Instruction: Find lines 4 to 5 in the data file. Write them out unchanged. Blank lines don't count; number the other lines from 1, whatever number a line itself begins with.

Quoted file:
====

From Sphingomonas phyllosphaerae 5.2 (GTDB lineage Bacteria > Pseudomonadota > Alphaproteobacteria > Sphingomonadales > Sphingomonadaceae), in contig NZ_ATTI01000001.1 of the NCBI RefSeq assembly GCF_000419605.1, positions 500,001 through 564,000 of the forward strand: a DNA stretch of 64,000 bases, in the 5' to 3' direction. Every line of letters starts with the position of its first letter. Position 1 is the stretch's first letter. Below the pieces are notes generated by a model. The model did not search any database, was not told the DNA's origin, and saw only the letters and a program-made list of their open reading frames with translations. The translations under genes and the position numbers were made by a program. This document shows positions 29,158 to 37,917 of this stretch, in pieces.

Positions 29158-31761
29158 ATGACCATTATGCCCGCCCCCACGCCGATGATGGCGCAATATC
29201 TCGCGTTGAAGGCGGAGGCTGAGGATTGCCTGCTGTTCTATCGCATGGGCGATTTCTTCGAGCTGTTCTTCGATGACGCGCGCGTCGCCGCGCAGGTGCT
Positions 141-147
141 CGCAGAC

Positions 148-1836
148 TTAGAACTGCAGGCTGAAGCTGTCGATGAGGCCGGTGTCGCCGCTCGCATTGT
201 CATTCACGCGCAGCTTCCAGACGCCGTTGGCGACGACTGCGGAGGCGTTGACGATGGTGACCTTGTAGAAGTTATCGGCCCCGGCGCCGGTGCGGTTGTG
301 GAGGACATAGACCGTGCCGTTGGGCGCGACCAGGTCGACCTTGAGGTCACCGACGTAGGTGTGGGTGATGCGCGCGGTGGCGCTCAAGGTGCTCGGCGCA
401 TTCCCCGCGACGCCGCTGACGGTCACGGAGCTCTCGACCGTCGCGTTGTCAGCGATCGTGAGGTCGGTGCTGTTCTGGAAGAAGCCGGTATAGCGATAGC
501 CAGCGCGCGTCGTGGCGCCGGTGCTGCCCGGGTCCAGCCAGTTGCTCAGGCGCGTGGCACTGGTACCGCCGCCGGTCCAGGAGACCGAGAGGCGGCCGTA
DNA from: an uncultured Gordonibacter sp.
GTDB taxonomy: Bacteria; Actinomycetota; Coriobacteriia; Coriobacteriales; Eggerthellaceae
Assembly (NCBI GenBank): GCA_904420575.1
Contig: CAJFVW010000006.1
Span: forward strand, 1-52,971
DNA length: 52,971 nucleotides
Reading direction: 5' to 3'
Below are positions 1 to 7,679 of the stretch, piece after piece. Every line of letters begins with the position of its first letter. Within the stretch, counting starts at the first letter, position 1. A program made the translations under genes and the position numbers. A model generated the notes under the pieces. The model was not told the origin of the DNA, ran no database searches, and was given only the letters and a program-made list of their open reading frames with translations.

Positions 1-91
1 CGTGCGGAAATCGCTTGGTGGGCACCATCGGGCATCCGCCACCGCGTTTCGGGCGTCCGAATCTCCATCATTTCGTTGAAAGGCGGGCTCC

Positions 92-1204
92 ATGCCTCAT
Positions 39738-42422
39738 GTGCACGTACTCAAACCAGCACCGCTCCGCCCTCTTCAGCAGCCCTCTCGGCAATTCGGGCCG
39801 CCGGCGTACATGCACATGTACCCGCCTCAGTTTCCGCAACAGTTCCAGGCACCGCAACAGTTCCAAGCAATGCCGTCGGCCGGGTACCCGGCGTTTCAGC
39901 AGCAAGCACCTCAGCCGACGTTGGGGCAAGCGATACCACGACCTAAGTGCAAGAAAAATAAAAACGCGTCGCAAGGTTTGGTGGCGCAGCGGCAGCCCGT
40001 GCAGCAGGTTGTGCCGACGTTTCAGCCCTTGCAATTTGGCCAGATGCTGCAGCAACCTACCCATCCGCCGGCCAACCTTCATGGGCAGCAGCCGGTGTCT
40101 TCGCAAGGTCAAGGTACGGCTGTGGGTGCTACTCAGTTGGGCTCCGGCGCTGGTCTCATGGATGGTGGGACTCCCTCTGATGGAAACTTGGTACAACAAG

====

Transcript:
29201 TCGCGTTGAAGGCGGAGGCTGAGGATTGCCTGCTGTTCTATCGCATGGGCGATTTCTTCGAGCTGTTCTTCGATGACGCGCGCGTCGCCGCGCAGGTGCT
Positions 141-147